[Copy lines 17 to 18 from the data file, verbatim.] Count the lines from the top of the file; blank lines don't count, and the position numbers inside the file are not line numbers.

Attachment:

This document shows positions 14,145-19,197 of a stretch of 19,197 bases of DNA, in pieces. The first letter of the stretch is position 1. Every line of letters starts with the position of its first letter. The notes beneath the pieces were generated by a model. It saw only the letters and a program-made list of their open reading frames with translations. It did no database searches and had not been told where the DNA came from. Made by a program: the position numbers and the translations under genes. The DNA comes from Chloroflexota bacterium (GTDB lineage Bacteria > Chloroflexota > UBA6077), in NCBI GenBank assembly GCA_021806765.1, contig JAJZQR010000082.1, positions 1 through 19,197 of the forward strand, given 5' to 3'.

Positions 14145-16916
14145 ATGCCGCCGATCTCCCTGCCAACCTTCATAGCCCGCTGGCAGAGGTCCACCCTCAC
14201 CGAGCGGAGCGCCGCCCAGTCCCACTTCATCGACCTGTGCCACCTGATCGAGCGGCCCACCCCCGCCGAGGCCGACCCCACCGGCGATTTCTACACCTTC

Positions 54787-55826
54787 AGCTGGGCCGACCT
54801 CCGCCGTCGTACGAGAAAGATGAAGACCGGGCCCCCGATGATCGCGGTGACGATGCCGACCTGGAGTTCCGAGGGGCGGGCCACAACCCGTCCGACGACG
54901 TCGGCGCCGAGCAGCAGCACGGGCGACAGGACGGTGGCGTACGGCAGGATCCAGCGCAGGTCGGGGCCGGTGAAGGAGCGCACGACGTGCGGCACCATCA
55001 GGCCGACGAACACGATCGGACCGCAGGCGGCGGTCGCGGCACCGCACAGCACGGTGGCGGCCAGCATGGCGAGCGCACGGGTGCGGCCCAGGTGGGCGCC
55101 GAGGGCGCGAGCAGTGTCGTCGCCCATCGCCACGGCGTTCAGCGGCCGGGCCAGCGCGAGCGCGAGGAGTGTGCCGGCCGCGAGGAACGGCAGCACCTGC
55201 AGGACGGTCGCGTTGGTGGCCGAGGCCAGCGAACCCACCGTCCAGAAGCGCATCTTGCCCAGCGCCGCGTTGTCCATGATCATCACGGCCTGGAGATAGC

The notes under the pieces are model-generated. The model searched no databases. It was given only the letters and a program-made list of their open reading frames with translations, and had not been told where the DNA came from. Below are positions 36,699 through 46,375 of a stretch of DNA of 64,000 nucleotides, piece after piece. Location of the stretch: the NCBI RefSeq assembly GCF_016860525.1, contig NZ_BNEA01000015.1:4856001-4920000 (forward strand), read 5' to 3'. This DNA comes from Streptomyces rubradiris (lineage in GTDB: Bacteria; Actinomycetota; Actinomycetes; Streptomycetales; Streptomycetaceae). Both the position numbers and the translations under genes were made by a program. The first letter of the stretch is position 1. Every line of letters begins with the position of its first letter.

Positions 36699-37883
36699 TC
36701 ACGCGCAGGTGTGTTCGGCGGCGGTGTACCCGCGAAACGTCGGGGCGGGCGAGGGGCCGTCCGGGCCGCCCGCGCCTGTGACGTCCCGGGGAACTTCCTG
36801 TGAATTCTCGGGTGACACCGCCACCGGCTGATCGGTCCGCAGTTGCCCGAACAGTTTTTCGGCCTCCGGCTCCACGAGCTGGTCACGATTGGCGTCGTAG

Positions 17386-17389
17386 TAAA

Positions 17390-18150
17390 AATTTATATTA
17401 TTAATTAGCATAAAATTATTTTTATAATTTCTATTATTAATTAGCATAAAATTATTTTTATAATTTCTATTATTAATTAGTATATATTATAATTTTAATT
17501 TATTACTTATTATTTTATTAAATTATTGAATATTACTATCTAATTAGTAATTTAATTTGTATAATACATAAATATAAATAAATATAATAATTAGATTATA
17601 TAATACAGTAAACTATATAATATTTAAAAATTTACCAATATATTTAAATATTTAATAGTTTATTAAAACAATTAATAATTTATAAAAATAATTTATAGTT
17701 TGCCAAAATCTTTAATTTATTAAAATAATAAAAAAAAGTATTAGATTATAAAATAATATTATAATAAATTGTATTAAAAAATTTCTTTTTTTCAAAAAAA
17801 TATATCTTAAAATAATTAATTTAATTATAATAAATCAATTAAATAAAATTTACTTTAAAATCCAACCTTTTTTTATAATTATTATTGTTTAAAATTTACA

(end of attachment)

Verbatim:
Positions 17386-17389
17386 TAAA